Friday, December 30, 2011
You might have noticed my new "Terms and conditions" page, above. But then again, if you're like most users, you probably haven't.
Which is the whole point.
Nobody reads those pointless agreement pages, yet they are legally binding. This is crazy! I don't want to be legally bound by contracts I haven't even read.
For this reason, today, I counter-attack using my own "Terms and conditions" page. I am not a lawyer, but if I ever get into trouble with one of the many agreement pages I have not read, my opponents should not be able to claim that I am bound by their terms and conditions without accepting that they are also bound by mine.
It is not legal to encourage someone to sign a contract without reading it. Similarly, it should not be legal to encourage a user to click "I agree" without reading and understanding the conditions he or she is agreeing to. Yet, that is precisely what service providers are doing! Successful service providers streamline their website's user experience to encourage a particular behaviour, for example, signing up for the service. And my experience with online agreements is that the encouraged behaviour is always to click "I agree" without reading anything.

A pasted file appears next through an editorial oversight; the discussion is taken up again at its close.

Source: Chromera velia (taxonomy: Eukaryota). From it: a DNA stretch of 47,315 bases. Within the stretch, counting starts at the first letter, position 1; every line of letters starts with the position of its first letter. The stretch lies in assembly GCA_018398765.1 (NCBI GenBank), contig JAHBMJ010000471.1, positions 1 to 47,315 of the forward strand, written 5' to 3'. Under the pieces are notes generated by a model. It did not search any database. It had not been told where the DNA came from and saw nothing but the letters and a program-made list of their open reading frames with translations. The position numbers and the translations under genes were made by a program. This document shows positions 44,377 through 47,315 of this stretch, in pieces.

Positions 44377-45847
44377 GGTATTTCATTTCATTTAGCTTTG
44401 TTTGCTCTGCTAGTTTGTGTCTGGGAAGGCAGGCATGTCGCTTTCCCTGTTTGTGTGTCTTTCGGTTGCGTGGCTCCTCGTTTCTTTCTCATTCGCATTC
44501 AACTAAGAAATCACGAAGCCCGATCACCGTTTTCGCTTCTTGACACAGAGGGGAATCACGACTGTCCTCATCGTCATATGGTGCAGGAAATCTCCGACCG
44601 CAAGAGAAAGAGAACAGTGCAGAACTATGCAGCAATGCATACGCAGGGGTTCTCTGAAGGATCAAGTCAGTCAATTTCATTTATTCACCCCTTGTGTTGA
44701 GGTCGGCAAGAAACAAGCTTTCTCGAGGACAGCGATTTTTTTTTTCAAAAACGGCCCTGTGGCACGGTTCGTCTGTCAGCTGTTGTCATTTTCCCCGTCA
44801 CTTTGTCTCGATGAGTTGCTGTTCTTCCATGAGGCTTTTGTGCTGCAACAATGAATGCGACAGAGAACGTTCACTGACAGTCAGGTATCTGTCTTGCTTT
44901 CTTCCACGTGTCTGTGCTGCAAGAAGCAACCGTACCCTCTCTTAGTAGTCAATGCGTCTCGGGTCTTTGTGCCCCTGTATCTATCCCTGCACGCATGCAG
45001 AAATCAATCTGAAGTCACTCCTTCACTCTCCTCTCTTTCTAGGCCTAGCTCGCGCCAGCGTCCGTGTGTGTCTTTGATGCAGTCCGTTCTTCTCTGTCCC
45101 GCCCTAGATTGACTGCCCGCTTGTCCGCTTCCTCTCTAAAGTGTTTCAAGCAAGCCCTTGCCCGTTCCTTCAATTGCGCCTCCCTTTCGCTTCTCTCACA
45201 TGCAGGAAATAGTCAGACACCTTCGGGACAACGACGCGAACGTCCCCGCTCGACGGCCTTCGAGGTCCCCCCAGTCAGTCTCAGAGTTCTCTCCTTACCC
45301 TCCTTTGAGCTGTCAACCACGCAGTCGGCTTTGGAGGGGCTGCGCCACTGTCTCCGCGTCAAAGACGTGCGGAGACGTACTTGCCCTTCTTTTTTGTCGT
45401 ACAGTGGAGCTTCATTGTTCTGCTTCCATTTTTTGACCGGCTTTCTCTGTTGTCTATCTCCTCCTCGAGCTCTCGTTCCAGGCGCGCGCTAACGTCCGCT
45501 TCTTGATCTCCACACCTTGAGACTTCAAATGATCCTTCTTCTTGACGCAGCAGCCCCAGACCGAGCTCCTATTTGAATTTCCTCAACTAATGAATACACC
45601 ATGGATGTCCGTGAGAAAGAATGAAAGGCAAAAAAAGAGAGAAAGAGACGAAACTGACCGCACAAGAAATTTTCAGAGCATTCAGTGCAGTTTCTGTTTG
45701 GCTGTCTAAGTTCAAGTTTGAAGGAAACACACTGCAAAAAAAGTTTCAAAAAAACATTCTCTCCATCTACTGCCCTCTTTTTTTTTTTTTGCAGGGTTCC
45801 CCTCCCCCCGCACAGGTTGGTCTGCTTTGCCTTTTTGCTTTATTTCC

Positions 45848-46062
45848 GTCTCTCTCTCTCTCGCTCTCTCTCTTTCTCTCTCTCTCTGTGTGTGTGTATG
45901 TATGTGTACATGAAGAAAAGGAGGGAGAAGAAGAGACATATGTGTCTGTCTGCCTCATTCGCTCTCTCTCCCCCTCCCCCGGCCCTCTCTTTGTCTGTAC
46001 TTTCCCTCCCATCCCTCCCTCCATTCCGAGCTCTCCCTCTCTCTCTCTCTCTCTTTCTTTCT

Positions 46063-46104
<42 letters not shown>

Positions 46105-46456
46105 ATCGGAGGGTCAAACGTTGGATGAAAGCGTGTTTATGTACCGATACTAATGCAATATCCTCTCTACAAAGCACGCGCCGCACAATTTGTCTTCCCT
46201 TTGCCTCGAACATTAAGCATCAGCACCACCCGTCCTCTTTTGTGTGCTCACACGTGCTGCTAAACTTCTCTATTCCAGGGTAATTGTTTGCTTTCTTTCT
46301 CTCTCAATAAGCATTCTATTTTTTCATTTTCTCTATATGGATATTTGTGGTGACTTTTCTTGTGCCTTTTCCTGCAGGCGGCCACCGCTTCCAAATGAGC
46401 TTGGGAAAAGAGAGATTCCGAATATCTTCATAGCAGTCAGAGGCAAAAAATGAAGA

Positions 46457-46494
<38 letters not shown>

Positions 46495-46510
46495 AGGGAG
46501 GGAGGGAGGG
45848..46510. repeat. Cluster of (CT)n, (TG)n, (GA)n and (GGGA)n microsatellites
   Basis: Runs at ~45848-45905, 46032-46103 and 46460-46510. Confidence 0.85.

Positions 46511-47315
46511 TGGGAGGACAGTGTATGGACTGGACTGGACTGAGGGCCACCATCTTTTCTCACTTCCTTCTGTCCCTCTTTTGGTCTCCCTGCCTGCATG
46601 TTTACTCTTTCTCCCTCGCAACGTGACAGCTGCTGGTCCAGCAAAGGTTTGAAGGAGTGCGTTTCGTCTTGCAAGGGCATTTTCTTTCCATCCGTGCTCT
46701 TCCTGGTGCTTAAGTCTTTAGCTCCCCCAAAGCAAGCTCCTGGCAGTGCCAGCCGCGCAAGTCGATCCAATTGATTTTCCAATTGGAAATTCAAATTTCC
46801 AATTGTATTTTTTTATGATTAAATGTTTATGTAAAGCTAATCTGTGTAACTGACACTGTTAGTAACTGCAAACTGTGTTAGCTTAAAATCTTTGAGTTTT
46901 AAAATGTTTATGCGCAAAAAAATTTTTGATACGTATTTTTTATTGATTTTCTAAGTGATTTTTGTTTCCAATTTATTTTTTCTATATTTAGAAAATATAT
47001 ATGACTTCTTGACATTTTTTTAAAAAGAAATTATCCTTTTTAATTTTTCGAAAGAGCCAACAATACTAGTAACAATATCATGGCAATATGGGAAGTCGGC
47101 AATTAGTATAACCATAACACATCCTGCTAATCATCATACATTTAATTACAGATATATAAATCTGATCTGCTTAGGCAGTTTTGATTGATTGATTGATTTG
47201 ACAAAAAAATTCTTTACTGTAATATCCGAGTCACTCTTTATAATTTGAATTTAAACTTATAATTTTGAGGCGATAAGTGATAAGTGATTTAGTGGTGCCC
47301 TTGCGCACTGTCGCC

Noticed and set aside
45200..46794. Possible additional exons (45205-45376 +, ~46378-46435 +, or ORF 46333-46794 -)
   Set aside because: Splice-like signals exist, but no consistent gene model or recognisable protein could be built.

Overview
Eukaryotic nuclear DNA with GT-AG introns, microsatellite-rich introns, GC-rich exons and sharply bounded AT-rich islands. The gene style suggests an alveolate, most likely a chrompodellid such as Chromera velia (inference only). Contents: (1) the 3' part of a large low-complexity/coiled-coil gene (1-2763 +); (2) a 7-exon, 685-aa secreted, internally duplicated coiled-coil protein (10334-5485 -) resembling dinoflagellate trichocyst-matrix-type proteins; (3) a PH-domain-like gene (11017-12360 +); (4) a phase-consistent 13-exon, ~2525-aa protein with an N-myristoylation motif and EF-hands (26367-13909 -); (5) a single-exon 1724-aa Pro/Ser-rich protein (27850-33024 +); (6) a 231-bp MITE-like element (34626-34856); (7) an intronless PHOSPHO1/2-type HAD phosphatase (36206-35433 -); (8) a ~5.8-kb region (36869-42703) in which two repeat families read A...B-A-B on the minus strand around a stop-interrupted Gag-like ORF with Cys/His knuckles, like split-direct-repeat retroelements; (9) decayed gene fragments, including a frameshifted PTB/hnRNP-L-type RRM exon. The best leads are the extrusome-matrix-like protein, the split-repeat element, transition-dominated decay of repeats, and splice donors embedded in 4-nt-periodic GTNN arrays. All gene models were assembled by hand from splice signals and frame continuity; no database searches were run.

For example, service providers often go to great lengths making sure the product offering is crystal clear, by using short punchy sentences or video presentations. By contrast, those same service providers use many pages of long-winded, cryptic legalese to describe their legal agreement. And even when I do take the time to read and consider such terms, I am often rejected with a "this page has expired" message.
The only way to reach the service, in this case, is to click "I agree" without reading the contract. Since that is the expected behaviour, that's what I am going to do from now on. But since you don't expect me to read your contracts, don't expect me to be bound by them.
Posted by gelisam on Friday, December 30, 2011